From NC Peace Action: Tax Day Report

NC Peace Action helped organize a very active presence in Chapel Hill with John Heuer and an SDS student speaking, entertainment by the Raging Grannies and Sacrificial Poets, and smaller groups at two sites in Raleigh. 

Carolina Theater March 14
Hundreds converge in Greensboro: a community facing a foreclosure crisis!

Drum beats and chanting filled the air as dozens of protesters marched from Washington Street to their final destination at The Carolina Theater. There they converged with an eager crowd of supporters to celebrate the premier of a locally produced short film, “Let’s Lose Our House: A Modern Foreclosure Tale.”

Matthew Hoh Speaks in Raleigh
February 20, 2012: Bring The War Dollars Home: Raleigh

The Town Hall Meeting in Raleigh, February 20th, brought together 150 peace advocates to send the message for a need to reorder our priorities.  We need to “Bring Our War Dollars Home and Restore Our Communities.“

Women and Islam: Feminism and Interfaith Relationships

An AFSC Intern reflects on Esse Quam Videri: Muslim Self Portraits and the Women and Islam panel discussion.

Former U.S. strategist speaks in Greensboro, NC on bringing war dollars home

The community forum titled “Bring our War Dollars Home” encouraged citizens of North Carolina to urge their legislatures to spend tax dollars more wisely. 

Occupy Greensboro at New Garden Friends Meeting

AFSC members and other volunteers took part in an Occupy Greensboro presentation last week at New Garden Friends Meeting. The presentation focused upon the history of the Occupy Together movement and other grassroots movements across the globe, motivations for participation in the movement, and non-violent influences.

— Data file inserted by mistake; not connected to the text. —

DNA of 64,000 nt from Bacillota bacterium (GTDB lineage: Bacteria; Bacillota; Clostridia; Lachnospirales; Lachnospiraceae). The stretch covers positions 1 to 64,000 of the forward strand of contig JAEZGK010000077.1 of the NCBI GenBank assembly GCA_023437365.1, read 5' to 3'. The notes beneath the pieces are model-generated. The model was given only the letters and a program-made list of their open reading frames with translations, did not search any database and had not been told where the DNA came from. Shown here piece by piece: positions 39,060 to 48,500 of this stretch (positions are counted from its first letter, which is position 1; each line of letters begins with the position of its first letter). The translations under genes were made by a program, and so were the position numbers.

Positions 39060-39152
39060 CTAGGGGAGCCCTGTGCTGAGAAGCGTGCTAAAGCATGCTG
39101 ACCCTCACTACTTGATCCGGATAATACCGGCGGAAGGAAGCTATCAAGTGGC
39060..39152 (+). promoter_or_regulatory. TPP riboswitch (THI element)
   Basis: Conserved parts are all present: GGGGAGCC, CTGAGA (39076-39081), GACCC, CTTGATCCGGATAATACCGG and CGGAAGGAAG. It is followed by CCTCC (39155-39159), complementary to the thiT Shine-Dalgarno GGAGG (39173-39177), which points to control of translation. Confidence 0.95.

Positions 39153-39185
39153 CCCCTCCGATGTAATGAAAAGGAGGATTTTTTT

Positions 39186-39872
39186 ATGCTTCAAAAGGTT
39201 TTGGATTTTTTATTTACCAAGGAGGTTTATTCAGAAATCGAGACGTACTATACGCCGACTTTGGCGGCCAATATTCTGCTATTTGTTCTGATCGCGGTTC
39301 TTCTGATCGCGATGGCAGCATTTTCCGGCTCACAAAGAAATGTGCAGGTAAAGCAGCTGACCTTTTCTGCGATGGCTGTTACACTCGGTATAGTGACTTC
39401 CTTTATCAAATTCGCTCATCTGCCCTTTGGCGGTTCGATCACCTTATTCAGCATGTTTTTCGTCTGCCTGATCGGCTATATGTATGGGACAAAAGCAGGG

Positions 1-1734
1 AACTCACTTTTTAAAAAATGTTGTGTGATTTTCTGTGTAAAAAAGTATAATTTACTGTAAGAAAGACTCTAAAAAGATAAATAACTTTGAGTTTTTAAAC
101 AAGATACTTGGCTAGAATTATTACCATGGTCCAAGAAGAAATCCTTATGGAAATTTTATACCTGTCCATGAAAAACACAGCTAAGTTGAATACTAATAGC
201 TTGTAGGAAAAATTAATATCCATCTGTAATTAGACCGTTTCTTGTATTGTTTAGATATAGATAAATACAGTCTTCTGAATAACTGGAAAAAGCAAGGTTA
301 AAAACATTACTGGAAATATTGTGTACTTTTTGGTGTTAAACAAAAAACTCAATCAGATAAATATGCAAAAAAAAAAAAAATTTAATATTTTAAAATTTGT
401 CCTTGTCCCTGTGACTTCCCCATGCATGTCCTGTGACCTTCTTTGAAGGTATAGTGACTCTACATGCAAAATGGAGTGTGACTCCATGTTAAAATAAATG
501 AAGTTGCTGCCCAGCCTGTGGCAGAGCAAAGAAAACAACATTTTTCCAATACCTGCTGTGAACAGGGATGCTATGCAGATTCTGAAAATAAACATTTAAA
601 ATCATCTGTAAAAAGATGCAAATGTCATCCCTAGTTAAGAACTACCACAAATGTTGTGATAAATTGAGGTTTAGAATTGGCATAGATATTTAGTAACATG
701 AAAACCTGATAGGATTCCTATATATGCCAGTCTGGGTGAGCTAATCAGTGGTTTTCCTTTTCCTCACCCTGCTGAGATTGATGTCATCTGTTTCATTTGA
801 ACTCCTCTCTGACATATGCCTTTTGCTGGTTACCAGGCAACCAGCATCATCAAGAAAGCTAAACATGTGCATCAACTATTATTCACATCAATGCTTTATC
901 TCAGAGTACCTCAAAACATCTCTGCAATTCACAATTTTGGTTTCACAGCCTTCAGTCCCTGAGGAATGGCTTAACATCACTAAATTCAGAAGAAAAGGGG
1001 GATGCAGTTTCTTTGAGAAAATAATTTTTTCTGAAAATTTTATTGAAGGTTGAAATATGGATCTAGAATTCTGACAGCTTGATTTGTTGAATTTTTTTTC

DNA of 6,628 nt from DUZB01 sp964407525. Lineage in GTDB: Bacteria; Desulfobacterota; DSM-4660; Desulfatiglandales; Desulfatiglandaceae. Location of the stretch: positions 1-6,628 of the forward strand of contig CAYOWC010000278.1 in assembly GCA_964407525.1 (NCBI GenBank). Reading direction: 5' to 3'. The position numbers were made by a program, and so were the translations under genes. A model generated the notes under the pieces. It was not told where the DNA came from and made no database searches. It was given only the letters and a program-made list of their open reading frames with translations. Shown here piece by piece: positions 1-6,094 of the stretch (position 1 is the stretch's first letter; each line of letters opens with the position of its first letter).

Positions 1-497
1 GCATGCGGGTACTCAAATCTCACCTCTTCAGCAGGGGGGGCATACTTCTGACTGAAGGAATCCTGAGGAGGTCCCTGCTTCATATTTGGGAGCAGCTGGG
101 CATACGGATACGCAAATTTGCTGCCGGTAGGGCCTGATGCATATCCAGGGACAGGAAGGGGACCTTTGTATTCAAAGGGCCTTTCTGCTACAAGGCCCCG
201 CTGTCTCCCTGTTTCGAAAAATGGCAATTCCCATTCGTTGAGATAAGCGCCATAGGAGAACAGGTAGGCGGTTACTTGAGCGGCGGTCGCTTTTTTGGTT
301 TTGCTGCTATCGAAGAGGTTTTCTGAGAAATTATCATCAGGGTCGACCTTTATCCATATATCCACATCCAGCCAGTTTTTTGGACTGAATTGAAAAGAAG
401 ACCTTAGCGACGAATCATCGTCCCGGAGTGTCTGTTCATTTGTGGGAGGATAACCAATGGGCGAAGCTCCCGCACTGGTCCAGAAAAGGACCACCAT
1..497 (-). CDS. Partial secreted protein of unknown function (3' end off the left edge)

making peace flags
Peace Day in Greensboro

For AFSC’s Area Office of the Carolinas, this year’s Peace Day was much more than a one-day ceasefire. Peace, for us, rather than an absence of violence, is about building community through cultural sharing, celebrating diversity, and developing personal relationships based on respect and trust.

Annah Awartani
Bringing Communities Together in Greensboro, NC

Last Tuesday, the Greensboro community gathered for a screening of “Hawo’s Dinner Party.” This 30-minute adaptation of documentary Welcome to Shelbyville revolves around religious and cultural tensions in a small town in Tennessee, and the beginnings of change brought on by personal interactions shared over a meal.

Peace and Economic Justice Newsletter

The Peace and Economic Justice E-NEWSLETTER serves as a source of information on AFSC actions and activities for those in our community interested in peace work.

Vengeance Belongs to G-d

This article, written by Max Carter, reflects on the death of Osama Bin Laden and the destructive nature of the war on terror. Max Carter is the Director of Friends Center at Guilford College.

Reflections on HKonJ

The words of the Reverend Dr. William J. Barber, II echoed through the crowd of anywhere from 2,500 to 3,000 attending the Historic HK on J (Historic Thousands on Jones Street) in downtown Raleigh. Several American Friends Service Committee staff, interns, and supporters attended the 5th annual march on the state capitol.

Peace: Guilford College students design peace mural

As part of its commitment to seeing peace in Afghanistan and the Middle East, AFSC launched the Paint for Peace project. In Greensboro, Guilford College interns from the Center for Principled Problem Solving helped put together four murals for the national project.  

Thanks for making our MLK Volunteer Day for Haiti a huge success!

On January 18th, AFSC's Greensboro office held a volunteer day to make disaster relief kits for Haiti. Thanks to the enormous turnout we had, it was a huge success!